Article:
To reiterate, the legislature can no longer be presumed to independently review, validate and authorise the executive power to act as the lawful and sovereign Crown.
The Crown can no longer be presumed to symbolise the independent review and authorisation of supreme power, as at the Revolution of 1688.
Instead there is much contempt for it.In 1900, the British republican constitutionalist FW Maitland said “we know that the crown does nothing but lie in the Tower of London to be gazed at by sight-seers. No, the crown is a convenient cover for ignorance: it saves us from asking difficult questions, questions which can only be answered by study of the statute book”.
Similarly, in 1944 the Australian Chief Justice John Latham described formulations of the indivisibility of the Crown as tending “to dissolve into verbally impressive mysticism”.Members of the High Court were again critical in 1999, holding that the Crown is of limited use as a legal doctrine, when they found that One Nation Senator Heather Hill was a subject of a foreign power, the UK.
Former High Court Justice Kenneth Hayne wrote in a 2017 law journal that the Crown is not a concept that assists understanding of government contracts.
That intellectually defensible scepticism about the symbol of the Crown, now has a reflection in the political sphere, as a contempt for the concept of fairness in government.
Mr Hayne himself described it in a 2019 speech, when he sought to understand Australians’ increased demand for Royal Commissions. He stated that “Trust in all sorts of institutions, governmental and private, has been damaged or destroyed”.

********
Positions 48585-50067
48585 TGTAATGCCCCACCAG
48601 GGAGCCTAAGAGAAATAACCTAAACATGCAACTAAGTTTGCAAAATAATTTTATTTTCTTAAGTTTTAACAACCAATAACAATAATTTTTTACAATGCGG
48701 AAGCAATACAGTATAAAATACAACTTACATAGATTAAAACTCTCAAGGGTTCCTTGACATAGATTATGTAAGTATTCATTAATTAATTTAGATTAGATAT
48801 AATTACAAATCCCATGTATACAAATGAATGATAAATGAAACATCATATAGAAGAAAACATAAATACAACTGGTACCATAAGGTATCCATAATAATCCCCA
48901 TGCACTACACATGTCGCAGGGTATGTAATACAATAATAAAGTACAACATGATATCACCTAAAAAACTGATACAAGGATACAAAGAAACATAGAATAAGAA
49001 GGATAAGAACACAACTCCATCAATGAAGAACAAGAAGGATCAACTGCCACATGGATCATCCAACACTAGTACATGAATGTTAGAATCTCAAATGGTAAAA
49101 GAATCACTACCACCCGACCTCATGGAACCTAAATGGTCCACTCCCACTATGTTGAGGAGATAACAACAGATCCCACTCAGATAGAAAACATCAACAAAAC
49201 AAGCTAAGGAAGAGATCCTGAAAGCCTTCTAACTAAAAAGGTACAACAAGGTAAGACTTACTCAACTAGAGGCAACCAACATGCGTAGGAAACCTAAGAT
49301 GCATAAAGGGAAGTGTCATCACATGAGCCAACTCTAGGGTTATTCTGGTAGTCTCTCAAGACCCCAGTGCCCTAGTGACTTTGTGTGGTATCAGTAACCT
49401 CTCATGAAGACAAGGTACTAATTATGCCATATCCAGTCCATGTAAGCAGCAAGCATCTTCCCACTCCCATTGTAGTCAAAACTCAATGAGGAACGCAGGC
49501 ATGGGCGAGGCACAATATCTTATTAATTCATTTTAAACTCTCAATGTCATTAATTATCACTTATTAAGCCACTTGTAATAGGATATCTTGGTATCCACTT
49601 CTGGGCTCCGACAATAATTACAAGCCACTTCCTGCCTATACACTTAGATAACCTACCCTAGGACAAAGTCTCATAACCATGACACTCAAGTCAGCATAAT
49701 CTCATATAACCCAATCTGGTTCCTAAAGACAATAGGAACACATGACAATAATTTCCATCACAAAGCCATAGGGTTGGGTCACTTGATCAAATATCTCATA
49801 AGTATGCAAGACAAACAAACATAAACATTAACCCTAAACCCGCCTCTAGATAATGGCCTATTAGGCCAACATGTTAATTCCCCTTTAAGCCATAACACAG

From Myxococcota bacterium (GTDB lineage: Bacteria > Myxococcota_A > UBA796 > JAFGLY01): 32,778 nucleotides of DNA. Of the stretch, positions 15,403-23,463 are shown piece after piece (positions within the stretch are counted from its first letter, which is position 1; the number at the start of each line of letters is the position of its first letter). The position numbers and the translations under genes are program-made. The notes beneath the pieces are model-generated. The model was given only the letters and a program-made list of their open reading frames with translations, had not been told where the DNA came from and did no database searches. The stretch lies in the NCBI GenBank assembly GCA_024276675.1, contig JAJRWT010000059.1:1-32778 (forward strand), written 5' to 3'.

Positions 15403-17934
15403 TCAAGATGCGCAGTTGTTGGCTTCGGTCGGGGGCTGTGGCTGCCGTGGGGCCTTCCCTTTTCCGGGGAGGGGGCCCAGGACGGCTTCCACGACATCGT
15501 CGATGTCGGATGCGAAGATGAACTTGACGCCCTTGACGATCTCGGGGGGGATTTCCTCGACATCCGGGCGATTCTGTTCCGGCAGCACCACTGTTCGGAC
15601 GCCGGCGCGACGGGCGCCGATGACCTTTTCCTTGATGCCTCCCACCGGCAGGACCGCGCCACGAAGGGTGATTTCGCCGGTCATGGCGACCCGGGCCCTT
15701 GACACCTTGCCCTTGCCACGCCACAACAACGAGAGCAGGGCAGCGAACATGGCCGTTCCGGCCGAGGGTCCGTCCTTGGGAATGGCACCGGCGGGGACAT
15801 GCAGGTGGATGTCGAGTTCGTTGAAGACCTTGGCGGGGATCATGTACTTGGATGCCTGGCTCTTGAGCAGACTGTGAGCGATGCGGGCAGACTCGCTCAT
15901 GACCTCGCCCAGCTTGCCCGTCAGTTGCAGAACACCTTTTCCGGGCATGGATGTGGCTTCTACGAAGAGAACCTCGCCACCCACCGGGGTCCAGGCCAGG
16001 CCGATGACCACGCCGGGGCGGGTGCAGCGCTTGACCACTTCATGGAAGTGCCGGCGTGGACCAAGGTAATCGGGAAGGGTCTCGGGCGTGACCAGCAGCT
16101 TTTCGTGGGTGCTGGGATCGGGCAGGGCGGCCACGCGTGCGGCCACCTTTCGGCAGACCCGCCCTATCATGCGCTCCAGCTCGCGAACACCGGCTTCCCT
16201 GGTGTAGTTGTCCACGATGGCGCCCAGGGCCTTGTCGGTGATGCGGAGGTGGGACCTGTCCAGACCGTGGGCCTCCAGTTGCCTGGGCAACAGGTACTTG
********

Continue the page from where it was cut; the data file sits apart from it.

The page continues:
The Australian Government was established under the Crown by the agreement of the Australian people at Federation.
However, it was the UK Parliament which in 1901 legislated, with the consent of the Australian people for Australian federation, under the authority of the Crown.
In 2019 the UK Supreme Court, rather than the British PM Boris Johnson or even the monarch, defined the Crown’s prerogative of proroguing Parliament. The Court found that Mr Johnson acted unlawfully when advising the Queen to prorogue Parliament.
Therefore, it is quite appropriate for the Australian people to reclaim the Crown in Australia, as a symbol of popular sovereignty and of the independent review and authorisation of power.
When the executive branch is acting in an unjust manner it should be clearly recognised that its actions, since 1832, cannot be presumed to be those of a power that has been independently reviewed and authorised to act as the lawful Crown.
Instead, the fairness and sovereignty symbolised by the Crown is now distinct from executive power.The executive branch can participate in that sovereignty, but it can no longer be presumed to exhaust it.
When the PM and the Executive assert their political supremacy, rather than being subject to judicial review in particular, they are asserting raw, unmediated power, rather than bearing the presumption of fairness associated with the sovereign Crown, as at the Revolution of 1688.
The Australian Constitution asserts the lawful authority of the Crown, not merely the sheer, unmediated, power of the Executive. If the Executive does not purport to use the presumption of fairness associated with the Crown, then the Australian people should now recognise that authority as separate from the Executive.